Just hearing the word stepfamily, or worse, stepmother can cause people to immediately respond by saying: “I’m sorry, that must be so hard for you.” Without much thought, there is judgement already happening before knowing too much about your family.
In my experience, this is generally from someone who has never had any intimate connection in the stepfamily dynamic. It’s not a biological union so why on Earth would life be easy or work out. Isn’t it supposed to be difficult and riddled with challenges?
Unfortunately, most people have been exposed to stepfamily life through the sensational way the media portrays life with the all familiar “evil stepmother”. The stepmother is a self-absorbed, evil temptress who just wants the children to be rid of, so she can focus on delighting her partner. She’s young, mean, and angling to make everyone miserable that sets foot on her path. Talk about needing to rewrite that characterization! Thankfully this stereotype is being re-written as more and more blended families has become the norm. You are entering a role where respect, sensitivity, patience, and empathy are required from you.
You are entering a role where respect, sensitivity, patience, and empathy are required from you.
Obviously, it’s a big commitment to undertake loving a man and his children, but every stepfamily is unique and my experience may be vastly different than yours. Like raising children, there is no manual for blended family relationships or any set way of operating within one.
There are so many factors, emotions, and histories to blend together in becoming a stepfamily. Most of us enter the relationship thinking the acceptance and flow of life of all parties involved will happen quickly. I mean we love our partner and his kids so what else could be a problem. If you are new to this dynamic keep in mind you are making a large commitment and with that needs to come patience, especially for yourself. The bonds and relationships won’t happen overnight or, sorry to say, not even in the first year. It is a process that will require a minimum of two to three years to achieve a desired flow and balance. Even after this time, you’ll still be striving to keep a balance and flow to your life because, the truth is, you share your life with another household and little people who are shuttled back and forth between. It is important to remember a family unit was created before you arrived and it unraveled. In that unraveling, healing is needed, especially for the children. You are entering a role where respect, sensitivity, patience, and empathy are required from you.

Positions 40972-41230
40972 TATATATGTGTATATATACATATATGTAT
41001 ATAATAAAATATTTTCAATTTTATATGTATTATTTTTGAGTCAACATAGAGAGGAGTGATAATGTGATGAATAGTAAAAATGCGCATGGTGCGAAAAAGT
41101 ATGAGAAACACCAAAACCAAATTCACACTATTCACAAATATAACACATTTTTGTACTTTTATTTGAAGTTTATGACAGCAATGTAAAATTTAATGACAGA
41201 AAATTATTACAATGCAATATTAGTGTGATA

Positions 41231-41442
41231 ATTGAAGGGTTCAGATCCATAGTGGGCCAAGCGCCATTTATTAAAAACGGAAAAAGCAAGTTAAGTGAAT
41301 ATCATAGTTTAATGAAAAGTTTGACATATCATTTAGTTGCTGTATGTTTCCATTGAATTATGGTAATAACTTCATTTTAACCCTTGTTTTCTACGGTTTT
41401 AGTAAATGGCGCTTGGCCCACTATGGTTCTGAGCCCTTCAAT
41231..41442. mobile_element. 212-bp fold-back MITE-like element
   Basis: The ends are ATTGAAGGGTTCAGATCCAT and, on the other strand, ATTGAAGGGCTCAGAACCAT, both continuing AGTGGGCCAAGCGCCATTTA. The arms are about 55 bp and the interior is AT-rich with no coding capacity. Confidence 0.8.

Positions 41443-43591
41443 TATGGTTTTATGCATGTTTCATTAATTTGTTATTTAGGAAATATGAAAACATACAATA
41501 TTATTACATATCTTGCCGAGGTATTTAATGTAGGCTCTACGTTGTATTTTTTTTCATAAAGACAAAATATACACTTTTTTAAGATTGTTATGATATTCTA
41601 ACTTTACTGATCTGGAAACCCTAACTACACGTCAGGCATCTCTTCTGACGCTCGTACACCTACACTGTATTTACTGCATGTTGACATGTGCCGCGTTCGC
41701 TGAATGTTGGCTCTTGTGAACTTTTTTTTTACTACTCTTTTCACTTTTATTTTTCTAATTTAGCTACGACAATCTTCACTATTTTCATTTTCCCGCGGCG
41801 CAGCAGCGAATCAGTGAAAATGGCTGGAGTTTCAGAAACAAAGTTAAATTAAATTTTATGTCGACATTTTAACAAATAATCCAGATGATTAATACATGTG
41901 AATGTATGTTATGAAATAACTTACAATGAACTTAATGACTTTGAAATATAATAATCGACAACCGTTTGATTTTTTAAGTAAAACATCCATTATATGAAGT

The biological mom may or may not approve of you, the children may not approve of you, the former in-laws may disregard you, the other step-parent may ignore you, but don’t let that decide your worth in the family. Those relationships need time to evolve and they may or may not ever reach a place of harmony. But always (pay close attention here) always take the high road and be willing to be flexible. Don’t take it personally as everyone has their path, their role, and lessons to be learned.
Being a stepmom is a role where you have to be willing to go unseen at times. But know that you are not. That your presence is felt and that you matter. You have brought your unique perspective and life experience into this family unit that is being recreated. What you bring to the family is important and so are you. You’ve got this, girl.
Chrysta is a Certified Stepfamily Coach, a stepmother of two and a mother of one infant. Her approach is holistic, supported by certifications as a health and Ayurvedic wellness coach and yoga instructor. She enjoys music, writing, hiking, healthy food, wine, and travel. She lives with her family in Los Angeles. Connect with Chrysta at instantblendedfamily.com.